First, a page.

GPM completes satellite vibration tests on a shaker. Image credit: www.NASA.gov. This post is not endorsed by NASA.

GPM completes satellite vibration tests on a shaker. Image credit: www.NASA.gov. This post is not endorsed by NASA.

SATELLITE VIBRATION TESTING

As a satellite flies quietly in outer space, it must be able to function under extreme operating conditions. It works in almost a vacuum, and faces high electromagnetic radiation and dramatic temperature changes. During launch, satellites undergo extremely high levels of vibration and acoustic noise which can severely impair or damage their components. Because of extreme launch forces and tough environmental strains, it is crucial to thoroughly test the whole satellite, including all subsystems, before sending these expensive and delicate objects into space.

Extensive product qualification tests and stress screening tests are carried out to ensure that satellites will survive the launch, deployment, and operation stages of its lifecycle. For space research organizations, safe tests of the satellites are critical to capture vibration and noise data. Satellite vibration tests are the most carefully arranged and monitored tests, because of their high cost and delicate nature.

 In general, data acquisition and analysis systems with hundreds of channels are used to simultaneously acquire the vibration data from nearly all locations of the satellite. The vibration test systems consists of electro-dynamic shakers. The size of the shakers depend on the size and payload of the satellite under test. Typically, the satellite is mounted onto a vertical head expander and horizontal slip table.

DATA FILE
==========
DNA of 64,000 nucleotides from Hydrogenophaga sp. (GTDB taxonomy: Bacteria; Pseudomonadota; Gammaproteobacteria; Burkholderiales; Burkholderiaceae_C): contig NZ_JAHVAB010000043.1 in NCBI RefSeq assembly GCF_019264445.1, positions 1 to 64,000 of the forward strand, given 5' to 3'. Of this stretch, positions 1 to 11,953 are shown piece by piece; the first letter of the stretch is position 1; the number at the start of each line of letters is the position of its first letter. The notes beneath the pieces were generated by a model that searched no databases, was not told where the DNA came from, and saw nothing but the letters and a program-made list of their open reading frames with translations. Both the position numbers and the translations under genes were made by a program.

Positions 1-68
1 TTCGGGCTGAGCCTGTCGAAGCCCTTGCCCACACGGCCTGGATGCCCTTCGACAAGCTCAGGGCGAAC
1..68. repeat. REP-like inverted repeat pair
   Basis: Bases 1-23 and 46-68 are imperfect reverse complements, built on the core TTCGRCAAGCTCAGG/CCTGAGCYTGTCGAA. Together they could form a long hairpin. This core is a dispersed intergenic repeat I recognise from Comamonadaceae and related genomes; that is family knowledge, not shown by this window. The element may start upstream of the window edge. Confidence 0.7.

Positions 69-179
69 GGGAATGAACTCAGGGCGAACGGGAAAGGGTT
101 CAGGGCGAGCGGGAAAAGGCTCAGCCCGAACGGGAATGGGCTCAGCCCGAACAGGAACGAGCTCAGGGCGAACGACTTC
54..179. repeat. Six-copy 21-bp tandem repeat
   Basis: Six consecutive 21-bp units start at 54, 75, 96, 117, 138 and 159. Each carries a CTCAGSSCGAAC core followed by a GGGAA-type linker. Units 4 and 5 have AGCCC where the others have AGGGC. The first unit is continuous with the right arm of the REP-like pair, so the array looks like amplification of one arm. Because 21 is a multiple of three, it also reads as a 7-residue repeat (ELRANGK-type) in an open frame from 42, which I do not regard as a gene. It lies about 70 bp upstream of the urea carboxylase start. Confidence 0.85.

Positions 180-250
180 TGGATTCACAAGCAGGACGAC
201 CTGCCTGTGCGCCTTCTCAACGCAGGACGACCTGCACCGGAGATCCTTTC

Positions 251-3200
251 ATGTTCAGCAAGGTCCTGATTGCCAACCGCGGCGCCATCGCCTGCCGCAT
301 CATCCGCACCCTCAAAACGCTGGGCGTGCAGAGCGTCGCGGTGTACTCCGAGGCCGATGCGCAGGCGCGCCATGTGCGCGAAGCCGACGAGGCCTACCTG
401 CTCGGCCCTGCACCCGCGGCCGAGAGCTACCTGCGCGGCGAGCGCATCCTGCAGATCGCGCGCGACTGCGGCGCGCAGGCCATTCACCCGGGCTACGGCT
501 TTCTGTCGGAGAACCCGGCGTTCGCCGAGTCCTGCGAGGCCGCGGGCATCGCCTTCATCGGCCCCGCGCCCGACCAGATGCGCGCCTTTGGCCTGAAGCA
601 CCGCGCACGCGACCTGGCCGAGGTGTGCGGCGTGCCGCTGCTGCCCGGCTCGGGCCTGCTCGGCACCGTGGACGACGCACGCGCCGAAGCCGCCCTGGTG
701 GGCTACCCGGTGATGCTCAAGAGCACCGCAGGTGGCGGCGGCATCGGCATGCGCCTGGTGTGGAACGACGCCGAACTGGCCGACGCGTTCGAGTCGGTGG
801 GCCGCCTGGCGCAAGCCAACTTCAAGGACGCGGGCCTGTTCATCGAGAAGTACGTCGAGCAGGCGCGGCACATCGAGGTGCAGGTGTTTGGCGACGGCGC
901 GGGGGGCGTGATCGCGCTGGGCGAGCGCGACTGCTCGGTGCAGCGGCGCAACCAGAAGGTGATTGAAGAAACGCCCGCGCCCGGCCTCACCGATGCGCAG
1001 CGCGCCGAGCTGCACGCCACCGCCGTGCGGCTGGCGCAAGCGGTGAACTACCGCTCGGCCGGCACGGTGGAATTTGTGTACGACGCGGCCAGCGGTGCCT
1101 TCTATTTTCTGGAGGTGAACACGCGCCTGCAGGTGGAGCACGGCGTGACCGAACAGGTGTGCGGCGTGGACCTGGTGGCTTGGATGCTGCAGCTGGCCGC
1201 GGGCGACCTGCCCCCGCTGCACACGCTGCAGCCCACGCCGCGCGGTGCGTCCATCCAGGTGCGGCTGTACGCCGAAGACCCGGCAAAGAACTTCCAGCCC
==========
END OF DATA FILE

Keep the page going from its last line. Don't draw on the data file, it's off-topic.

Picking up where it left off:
Swept Sine is one critical test for satellite qualification. Because all tests are run on an actual satellite, prevention of over-testing is crucial, as is the ability to apply limiting channels. With limiting channels, maximum allowable vibration levels are assigned to the limit channels at specific locations of satellite as well as its sub-systems. Once these channel levels reach the predefined limits, the drive signals will be “notched” to reduce the test level and make sure the limits are not exceeded at these limiting locations.

In cases where a vibration controller system does not come with a high enough channel count required for a specific test or an independent analysis system is required, a specialized dynamic signal analyzer can be used. The dynamic signal analyzer will run so-called Sine reduction software which allows simultaneous measurement of hundreds of channels of Sine data, and can be used to do additional monitoring. The synchronization between the Sine Controller and Sine Reduction Analyzer is the Constant Output Level Adaptor (COLA) signal, which carries the sweeping sine frequency information and with a constant voltage level.

Recording of data is also a critical component of satellite testing. The controllers and analyzers offer the option for simultaneous recording of time history data from all channels during vibration testing. All vibration data is recorded for record and post analysis.

Crystal Instruments supplies both high channel count vibration controllers and large channel count dynamic signal analyzers. With the vibration testing system supplied by Sentek Dynamics, a turnkey solution for satellite testing can be achieved for both commercial and military purposes.

For more information about satellite vibration testing, contact sales@go-ci.com.